Effective and affordable solutions are critical for pursuing continued reduction in crossing accidents, to meet the targets for improved rail safety performance established by Direction 2006.

Crossing accidents across Canada declined from 379 to 248, or 35 per cent, between 1995 and 2006. Accidents per million train-miles declined from 16.4 to 11.9, or 27 per cent, during this period1. However, these rail safety performance improvements fell short of the target of a 50 per cent reduction in collisions established by Direction 2006.

Improving pedestrian safety at grade crossings and on railway rights of way is also a priority issue. The decrease in the number of fatalities and serious injuries from train collisions with individuals on the right of way has been more modest than the reduction in crossing accidents. The number of fatalities and serious injuries from train collisions with pedestrians on the right of way declined from 106 to 86, or 19 per cent, between 1995 and 2006. Trespasser accidents account for the majority of rail fatalities, totaling 59 deaths in 2006.

The high fatality rate, representing 69 per cent of pedestrian-related occurrences in 2006, indicates that more research is required on opportunities to reduce the risk of serious injuries and death to the public associated with trespasser occurrences and individuals traversing rail lines.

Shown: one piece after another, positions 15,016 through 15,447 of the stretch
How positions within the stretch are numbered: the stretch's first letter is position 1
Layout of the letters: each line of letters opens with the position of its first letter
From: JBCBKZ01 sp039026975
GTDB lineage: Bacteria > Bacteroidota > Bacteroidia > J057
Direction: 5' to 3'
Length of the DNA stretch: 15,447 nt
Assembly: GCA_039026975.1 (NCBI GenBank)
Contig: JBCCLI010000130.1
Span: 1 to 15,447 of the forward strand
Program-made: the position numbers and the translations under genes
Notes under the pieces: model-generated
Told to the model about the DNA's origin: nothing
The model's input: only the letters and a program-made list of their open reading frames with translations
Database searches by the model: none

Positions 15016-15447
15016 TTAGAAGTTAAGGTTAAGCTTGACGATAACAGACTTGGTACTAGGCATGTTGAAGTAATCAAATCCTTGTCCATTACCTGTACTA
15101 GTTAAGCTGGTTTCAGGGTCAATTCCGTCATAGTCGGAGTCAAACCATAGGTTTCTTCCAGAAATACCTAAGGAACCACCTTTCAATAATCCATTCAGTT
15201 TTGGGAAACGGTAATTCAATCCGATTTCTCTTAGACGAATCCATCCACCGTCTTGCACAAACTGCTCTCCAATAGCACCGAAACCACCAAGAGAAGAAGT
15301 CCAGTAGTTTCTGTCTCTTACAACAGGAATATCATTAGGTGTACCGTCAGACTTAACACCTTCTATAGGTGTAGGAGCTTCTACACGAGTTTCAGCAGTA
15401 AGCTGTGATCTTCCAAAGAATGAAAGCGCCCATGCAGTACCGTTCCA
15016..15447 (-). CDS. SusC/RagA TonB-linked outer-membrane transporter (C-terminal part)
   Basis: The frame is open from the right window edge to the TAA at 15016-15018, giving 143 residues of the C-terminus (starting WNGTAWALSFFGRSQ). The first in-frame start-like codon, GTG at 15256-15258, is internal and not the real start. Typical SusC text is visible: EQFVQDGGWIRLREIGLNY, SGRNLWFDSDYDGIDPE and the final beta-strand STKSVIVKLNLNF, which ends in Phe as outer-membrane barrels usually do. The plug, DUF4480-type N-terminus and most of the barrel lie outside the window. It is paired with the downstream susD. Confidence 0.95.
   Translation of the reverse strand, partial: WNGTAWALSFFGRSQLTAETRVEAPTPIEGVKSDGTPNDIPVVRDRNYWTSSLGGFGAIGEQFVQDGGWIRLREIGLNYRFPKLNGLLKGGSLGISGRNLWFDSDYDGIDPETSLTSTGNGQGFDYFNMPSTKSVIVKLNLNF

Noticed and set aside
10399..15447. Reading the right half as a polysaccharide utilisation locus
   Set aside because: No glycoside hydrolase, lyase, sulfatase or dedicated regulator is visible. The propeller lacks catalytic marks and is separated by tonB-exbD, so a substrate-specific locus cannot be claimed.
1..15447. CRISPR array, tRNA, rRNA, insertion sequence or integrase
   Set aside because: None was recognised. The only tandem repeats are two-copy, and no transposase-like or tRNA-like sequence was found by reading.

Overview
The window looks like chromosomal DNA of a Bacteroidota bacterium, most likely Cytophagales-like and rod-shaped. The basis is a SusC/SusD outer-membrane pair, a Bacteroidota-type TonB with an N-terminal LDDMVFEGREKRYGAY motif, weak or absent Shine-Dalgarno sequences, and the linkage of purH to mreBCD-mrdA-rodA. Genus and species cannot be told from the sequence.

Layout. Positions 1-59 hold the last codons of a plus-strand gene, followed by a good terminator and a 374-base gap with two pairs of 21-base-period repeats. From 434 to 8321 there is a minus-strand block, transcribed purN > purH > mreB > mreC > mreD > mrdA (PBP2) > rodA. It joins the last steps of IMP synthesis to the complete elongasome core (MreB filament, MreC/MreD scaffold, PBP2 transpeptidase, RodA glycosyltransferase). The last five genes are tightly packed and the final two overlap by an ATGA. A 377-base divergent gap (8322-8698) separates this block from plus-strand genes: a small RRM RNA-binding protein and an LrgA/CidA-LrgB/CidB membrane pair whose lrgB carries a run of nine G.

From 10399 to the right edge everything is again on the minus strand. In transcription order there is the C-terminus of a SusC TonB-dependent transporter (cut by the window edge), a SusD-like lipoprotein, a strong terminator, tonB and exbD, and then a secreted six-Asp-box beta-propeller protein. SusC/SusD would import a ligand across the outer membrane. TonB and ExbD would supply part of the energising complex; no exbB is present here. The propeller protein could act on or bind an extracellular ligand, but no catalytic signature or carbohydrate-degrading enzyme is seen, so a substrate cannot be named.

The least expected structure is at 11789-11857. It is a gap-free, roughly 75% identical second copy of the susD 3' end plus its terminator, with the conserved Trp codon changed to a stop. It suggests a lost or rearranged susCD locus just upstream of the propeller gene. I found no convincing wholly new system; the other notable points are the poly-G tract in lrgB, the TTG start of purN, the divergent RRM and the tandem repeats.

Recommendations

6. The federal government should allocate more funding for research and development initiatives to promote cost-effective solutions through incremental safety improvements that recognize the limited financial resources of local road authorities.

7. The federal government should consider short-term safety solutions that reduce the risk of occurrences at grade crossings, to help eliminate the existing backlog of planned crossing improvements until safety measures that comply with the RTD 10 standards can be implemented.

1 Reported improvements in the train accident rate at grade crossings may overstate railway safety performance, since they do not address the impact that crossing closures have had in reducing the number of collisions.